A second application would be to allow the datacentre to operate off-the-grid as part of a load balancing DSR program. With enough stored energy (drawn from the grid or stored from local renewable power sources), the datacentre UPS can operate as a virtual power plant (VPP). In this scenario, the energy is stored during off-peak charge periods and is used to power the datacentre during peak price periods. The mains power supply acts as back-up power source in the same way as a generating set. This secondary application also helps to reduce load on the National Grid and can therefore be used to keep supply frequencies within tolerance.
A third application would be the discharge of the stored energy back into the mains power supply. This role is the same as that of a solar PV or wind turbine FIT program. For this role the UPS would need a bidirectional converter/inverter component, suitable metering and the type of electrical works required for renewable power generation and grid feed-in.
There is little doubt as to the interest in using lithium-ion batteries for energy storage with UPS within datacentre environments. They do overcome the inability of lead acid batteries to recharge quickly and provide a better battery type in which to store energy from local renewable power sources. The issue for datacentres may be that as battery power is discharged to the grid, this could leave the datacentre with less resilience. The key here is a bit of oversizing to accommodate the start-up period of a local standby generator, the need to discharge to a specific charge capacity threshold into the grid and the maintenance of reserve power in case the generator does not start.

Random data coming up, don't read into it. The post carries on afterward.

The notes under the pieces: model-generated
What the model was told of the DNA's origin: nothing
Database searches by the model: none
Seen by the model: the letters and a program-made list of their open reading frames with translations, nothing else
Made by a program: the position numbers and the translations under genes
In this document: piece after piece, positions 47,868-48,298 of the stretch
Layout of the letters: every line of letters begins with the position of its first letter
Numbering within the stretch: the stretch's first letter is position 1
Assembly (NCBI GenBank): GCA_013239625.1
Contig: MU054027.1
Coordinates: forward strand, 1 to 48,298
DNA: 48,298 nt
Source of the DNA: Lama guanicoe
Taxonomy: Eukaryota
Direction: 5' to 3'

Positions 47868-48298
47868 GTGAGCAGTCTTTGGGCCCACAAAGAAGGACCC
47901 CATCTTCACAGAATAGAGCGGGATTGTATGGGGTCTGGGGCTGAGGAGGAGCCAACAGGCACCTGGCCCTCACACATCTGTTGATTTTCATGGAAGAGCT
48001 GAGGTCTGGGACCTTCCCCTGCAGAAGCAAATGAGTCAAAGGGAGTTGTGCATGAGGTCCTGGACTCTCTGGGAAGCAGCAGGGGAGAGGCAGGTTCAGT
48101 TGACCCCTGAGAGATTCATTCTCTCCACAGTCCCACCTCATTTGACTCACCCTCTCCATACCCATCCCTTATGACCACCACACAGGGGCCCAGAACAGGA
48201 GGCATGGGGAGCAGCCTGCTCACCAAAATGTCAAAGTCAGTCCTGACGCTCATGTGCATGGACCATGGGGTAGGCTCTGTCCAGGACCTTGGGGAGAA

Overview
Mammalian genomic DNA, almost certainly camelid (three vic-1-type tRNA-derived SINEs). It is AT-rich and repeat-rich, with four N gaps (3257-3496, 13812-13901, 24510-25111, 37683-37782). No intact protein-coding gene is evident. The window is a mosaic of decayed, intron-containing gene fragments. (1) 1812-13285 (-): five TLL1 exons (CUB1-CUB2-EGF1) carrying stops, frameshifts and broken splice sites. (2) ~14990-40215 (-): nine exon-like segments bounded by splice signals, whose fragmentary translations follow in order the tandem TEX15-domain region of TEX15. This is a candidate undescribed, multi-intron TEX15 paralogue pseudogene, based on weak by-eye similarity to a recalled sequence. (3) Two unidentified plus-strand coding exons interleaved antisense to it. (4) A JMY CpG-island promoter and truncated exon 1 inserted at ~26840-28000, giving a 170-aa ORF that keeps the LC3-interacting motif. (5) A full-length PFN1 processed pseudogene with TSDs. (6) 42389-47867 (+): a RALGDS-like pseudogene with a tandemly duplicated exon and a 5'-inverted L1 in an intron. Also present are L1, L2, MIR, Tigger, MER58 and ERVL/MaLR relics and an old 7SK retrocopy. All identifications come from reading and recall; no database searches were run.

Micro grid technologies were originally designed to allow sites to become grid independent. A typical site has a solar PV or wind turbine installation, some form of battery to store the locally generated energy and an inverter to convert the stored DC energy into an AC supply for the connected loads. The site may also have a local diesel standby power generator. This type of energy storage arrangement is one that can benefit both datacentre and national grid operators.